Can we make the climate a part of the human world?

A new paper of mine, about to be published in the October issue of BAMS (Bulletin of the American Meteorological Society), looks at how the common, ancient human belief that the weather and climate are out of human control affects education and outreach about human-caused climate change. I outlined these ideas and my outreach message at a talk earlier this year. An early online version of the paper is available.

The article could really be a book, and, in fact, it may become one in a year or two. It grew out of several years of interdisciplinary research, involving everything from reading history and religious texts, to interviewing religious leaders, to participating in outreach programs, to donning a sulu and attending church in Fiji.

Here’s the core argument:

Skepticism about anthropogenic climate change may therefore be reasonable when viewed through the lens of religion or the lens of history. In order to create a lasting public understanding of anthropogenic climate change, scientists and educators need to appreciate that the very notion that humans can directly change the climate may conflict with beliefs that underpin the culture of the audience.

I briefly trace the history behind this argument, and provide some modern evidence for the influence of belief on acceptance of the evidence for climate change. Despite what William Briggs, a critic of the early online release, my argument is not purely about religion, rather it is about the sense that the climate is to large to be affected by humans. This idea that we are small compared to the grand forces of nature and the atmosphere may be encoded in a structured belief system, or it may drive people’s desire to climb mountains and stare at the view from the top.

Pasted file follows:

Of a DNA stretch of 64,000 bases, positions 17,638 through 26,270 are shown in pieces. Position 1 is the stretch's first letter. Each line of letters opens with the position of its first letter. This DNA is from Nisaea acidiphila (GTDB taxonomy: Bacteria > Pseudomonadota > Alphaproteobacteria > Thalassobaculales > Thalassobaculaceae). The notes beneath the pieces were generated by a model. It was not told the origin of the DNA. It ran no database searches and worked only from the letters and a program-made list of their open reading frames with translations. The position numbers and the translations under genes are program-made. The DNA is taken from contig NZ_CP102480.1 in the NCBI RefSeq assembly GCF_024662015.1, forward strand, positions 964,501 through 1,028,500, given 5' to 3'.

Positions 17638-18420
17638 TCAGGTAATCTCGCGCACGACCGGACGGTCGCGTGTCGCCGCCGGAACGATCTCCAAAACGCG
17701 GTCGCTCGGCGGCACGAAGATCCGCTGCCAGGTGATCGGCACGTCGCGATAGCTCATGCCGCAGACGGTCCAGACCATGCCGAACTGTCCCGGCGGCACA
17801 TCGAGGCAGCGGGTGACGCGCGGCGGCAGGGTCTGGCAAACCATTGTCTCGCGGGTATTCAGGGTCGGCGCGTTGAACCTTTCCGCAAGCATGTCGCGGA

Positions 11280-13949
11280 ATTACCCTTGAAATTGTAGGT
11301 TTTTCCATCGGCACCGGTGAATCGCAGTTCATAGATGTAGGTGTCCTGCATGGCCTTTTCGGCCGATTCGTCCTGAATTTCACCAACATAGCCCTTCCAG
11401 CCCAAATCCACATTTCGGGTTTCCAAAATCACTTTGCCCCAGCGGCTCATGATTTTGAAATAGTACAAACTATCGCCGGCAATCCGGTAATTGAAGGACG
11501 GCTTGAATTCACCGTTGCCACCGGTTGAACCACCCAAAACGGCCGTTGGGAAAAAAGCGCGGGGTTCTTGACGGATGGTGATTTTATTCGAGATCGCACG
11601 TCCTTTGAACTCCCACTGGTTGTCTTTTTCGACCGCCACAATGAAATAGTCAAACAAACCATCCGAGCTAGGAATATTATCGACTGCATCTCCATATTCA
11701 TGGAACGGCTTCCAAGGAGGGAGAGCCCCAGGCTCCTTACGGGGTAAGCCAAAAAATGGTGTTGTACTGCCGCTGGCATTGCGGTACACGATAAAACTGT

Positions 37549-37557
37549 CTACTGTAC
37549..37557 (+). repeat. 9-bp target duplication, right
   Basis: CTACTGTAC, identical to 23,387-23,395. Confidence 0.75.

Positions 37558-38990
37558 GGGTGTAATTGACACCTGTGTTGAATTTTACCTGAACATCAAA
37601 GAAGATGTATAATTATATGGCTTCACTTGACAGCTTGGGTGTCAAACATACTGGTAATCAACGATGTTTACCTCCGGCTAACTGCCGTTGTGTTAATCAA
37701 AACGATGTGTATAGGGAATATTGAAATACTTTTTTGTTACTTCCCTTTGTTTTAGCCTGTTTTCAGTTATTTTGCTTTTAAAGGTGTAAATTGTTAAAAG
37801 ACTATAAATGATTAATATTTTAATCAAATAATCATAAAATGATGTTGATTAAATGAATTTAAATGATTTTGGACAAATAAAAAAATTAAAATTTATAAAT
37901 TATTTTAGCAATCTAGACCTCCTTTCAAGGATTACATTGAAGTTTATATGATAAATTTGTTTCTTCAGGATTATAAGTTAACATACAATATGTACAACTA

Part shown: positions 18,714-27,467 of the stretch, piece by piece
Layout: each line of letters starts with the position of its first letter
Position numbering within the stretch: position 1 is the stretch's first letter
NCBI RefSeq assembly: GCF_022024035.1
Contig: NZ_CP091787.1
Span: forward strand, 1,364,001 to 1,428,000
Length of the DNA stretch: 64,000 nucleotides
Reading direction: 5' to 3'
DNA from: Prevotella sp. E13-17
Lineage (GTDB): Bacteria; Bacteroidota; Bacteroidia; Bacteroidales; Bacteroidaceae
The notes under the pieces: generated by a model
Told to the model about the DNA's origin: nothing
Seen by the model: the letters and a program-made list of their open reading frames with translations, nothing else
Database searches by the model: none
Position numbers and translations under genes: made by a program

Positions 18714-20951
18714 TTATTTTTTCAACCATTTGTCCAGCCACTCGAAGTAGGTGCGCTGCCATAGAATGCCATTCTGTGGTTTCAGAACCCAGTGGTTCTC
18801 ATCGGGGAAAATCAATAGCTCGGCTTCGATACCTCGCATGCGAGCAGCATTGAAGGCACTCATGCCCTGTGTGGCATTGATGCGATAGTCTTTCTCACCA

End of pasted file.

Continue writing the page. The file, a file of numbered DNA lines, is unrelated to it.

Even in secular communities, a broad sense that forces beyond humans control the climate may partly explain the persistence of the argument that natural forcings like solar activity are the primary cause of observed 20th century climate change despite overwhelming scientific evidence to the contrary.

I conclude with two broad suggestions for reforming climate change education and outreach:

Climate change outreach efforts need to address the perceived conflict between the scientific evidence and deeply ingrained cultural perceptions of climate. First, the development of human beliefs about climate should be added to educational materials and lesson plans. Existing education and outreach efforts rarely acknowledge any thinking about climate or climate change prior to the Svante Arrhenius’ 1896 study on atmospheric carbon dioxide and temperature….